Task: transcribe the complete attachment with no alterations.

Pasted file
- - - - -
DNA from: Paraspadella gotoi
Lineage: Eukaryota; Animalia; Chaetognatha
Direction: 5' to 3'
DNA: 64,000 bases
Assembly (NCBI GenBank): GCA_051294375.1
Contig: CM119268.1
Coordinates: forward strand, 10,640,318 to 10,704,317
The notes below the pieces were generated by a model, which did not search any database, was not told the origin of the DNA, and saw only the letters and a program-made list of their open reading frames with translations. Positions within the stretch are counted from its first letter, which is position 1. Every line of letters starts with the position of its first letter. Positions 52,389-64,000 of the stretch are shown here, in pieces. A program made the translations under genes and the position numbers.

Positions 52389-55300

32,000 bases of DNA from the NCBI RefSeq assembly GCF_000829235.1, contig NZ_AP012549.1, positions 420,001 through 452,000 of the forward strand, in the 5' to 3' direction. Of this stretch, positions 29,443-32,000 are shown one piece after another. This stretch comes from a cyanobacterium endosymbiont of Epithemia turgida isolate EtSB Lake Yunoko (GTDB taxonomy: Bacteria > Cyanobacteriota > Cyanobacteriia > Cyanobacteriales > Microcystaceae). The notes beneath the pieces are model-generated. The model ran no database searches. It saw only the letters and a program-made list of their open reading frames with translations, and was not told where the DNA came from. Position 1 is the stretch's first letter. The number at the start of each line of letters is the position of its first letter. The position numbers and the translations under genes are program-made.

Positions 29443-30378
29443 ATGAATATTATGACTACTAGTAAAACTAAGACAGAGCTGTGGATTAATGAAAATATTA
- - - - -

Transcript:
DNA from: Paraspadella gotoi
Lineage: Eukaryota; Animalia; Chaetognatha
Direction: 5' to 3'
DNA: 64,000 bases
Assembly (NCBI GenBank): GCA_051294375.1
Contig: CM119268.1
Coordinates: forward strand, 10,640,318 to 10,704,317
The notes below the pieces were generated by a model, which did not search any database, was not told the origin of the DNA, and saw only the letters and a program-made list of their open reading frames with translations. Positions within the stretch are counted from its first letter, which is position 1. Every line of letters starts with the position of its first letter. Positions 52,389-64,000 of the stretch are shown here, in pieces. A program made the translations under genes and the position numbers.

Positions 52389-55300

32,000 bases of DNA from the NCBI RefSeq assembly GCF_000829235.1, contig NZ_AP012549.1, positions 420,001 through 452,000 of the forward strand, in the 5' to 3' direction. Of this stretch, positions 29,443-32,000 are shown one piece after another. This stretch comes from a cyanobacterium endosymbiont of Epithemia turgida isolate EtSB Lake Yunoko (GTDB taxonomy: Bacteria > Cyanobacteriota > Cyanobacteriia > Cyanobacteriales > Microcystaceae). The notes beneath the pieces are model-generated. The model ran no database searches. It saw only the letters and a program-made list of their open reading frames with translations, and was not told where the DNA came from. Position 1 is the stretch's first letter. The number at the start of each line of letters is the position of its first letter. The position numbers and the translations under genes are program-made.

Positions 29443-30378
29443 ATGAATATTATGACTACTAGTAAAACTAAGACAGAGCTGTGGATTAATGAAAATATTA